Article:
4.5 The Trust is also currently delivering progression mentoring. Progression mentoring focuses solely on helping young people into a positive outcome on completion of a Trust programme, and in supporting them to sustain this activity. Mentors are matched to young people and work with them to determine goals and steps towards their achievement, allowing young people ownership of their progression pathway.


4.6 The Trust also offers targeted support to care leavers via mentoring. Our 'Leaving Care Mentor' projects enable mentors to support young people through the transition from leaving care to independent living. They operate in partnership with social services in the East of England, South East, East Midlands, Wales and the North East of England.


5 Provision of a full range of courses to meet demand


5.1 The Prince's Trust has a long history of providing courses to young people who are underachieving and supports the Government's recognition of the need for a full range of courses to meet the needs of all young people. Many of the young people the Trust works with have been long-term NEET and have benefited from being able to access courses which sit outside of mainstream provision. Young people working with the Prince's Trust have subsequently been motivated to return to more mainstream provision and work as well as developing their own enterprises with support from Prince's Trust grants.


"I'm Lindsay Lyall. I'm 21 and have dyslexia and borderline learning difficulties. I lost myself in an education system that let me fall through the cracks. With support from the Trust I found myself again. The course gave me much more than experience and qualifications - it helped me find myself. The placement I did on the course is where I'm now working - Essential Drug and Alcohol Services. I'm studying Criminal Justice at university as I want to work with young offenders and excluded people."


- Young person who participated in 'Youth Steps'


5.2 Prince's Trust programmes are available throughout the year, allowing young people who have not enrolled in, or have dropped out of, Further Education to access courses before January or September start dates. Young people are able to access tasters and work experience prior to making decisions about mainstream education, training or employment, thus reducing the risk of repeated drop out which can be significantly detrimental to motivation and progression.


5.3 The Prince's Trust agrees that enabling and accrediting achievement is essential for all young people, and so welcomes the potential of Foundation Learning to cater to those young people working below Level 2. It also supports the possibility of Foundation Learning to give young people ownership of their programme of study. What is absent from the QCF in England (although present in Wales' QCFW) is more informal development opportunities. Informal learning can be especially useful for young people who are particularly hard to reach. The Trust's 'Get Started' programme is an example of a successful informal programme, which acts as a stepping stone towards more formal learning.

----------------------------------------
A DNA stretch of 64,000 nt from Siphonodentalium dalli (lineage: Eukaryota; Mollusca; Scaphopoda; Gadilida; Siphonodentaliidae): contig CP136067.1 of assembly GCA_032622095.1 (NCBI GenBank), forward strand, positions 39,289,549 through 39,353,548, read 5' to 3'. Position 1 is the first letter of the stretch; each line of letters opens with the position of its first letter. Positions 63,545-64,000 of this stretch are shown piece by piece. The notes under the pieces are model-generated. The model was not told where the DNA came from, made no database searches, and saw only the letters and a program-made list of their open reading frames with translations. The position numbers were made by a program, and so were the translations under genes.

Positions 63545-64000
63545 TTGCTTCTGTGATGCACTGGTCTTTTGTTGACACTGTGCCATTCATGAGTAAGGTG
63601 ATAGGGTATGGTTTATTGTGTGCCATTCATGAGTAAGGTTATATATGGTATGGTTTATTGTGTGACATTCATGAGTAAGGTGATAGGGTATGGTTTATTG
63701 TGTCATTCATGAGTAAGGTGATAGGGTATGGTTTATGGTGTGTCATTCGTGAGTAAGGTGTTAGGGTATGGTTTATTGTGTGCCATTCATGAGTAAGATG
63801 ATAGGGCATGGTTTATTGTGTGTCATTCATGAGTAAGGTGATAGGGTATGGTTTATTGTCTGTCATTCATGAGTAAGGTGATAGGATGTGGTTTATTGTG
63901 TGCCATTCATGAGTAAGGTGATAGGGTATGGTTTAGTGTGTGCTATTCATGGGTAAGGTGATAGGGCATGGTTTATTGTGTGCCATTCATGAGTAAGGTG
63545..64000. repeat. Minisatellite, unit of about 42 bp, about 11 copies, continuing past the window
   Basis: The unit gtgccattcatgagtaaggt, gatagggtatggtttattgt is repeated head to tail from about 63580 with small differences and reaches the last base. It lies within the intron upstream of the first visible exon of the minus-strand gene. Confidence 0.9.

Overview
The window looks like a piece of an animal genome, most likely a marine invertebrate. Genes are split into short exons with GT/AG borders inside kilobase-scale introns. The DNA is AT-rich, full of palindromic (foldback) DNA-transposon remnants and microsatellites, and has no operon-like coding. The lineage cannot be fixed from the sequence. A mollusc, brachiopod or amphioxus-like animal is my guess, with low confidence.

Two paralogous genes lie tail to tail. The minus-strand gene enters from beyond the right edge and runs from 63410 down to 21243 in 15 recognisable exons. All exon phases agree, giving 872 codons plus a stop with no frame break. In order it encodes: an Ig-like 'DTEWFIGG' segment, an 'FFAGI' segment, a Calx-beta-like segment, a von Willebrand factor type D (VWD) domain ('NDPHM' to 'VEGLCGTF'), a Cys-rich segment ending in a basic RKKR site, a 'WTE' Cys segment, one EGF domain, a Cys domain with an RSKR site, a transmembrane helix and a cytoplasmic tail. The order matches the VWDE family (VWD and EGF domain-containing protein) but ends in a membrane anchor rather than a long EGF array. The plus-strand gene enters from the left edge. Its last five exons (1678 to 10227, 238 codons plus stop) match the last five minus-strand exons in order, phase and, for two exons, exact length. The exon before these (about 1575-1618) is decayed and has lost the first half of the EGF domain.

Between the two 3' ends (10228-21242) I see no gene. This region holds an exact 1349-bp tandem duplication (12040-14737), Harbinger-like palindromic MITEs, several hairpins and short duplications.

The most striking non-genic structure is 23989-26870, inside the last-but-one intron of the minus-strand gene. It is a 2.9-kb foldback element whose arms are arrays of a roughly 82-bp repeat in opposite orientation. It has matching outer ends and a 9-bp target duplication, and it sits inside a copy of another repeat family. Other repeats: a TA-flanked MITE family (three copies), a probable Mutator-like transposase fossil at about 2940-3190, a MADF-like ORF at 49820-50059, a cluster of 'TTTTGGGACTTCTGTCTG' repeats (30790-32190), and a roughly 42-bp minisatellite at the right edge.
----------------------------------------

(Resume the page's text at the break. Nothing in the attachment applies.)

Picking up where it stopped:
5.4 The three strands of Foundation Learning - skills for work and life, vocational and subject based learning, personal and social development - are included throughout Prince's Trust programmes. It is important that as the curriculum develops in line with 14-19 reform, organisations which have had long-term success in delivering Entry Level and Level1 accreditation are embraced by delivery partners and embedded into options available to young people.


5.5 Key Stage 4 engagement and its potential to prevent young people becoming NEET has long been recognised and practised by the Prince's Trust via its XL programme. Early engagement can be essential in preventing NEET outcomes for school leavers.


6 Rights and responsibilities


6.1 The fast-tracking of 18 year olds to the 'gateway' stage of Flexible New Deal means that JCP staff will need to make immediate referrals to programmes which have been key in engaging young people. Opportunities may be missed if this not the case. The Prince's Trust's Team programme, for example, successfully motivated 72% of young people into education, training and employment last year. The course is twelve weeks long and, as a result, will be inaccessible to young people if referrals are not made swiftly by JCP staff.


6.2 The Prince's Trust supports developments within the Young Person's Guarantee. With a history of offering vocational training, work-based taster opportunities and work experience, it recognises the value of work experience, internships and apprenticeships. Young people, particularly in the current climate, may well struggle to find suitable employment, and the potential of the Future Jobs Fund to aid young people into work is a welcome development.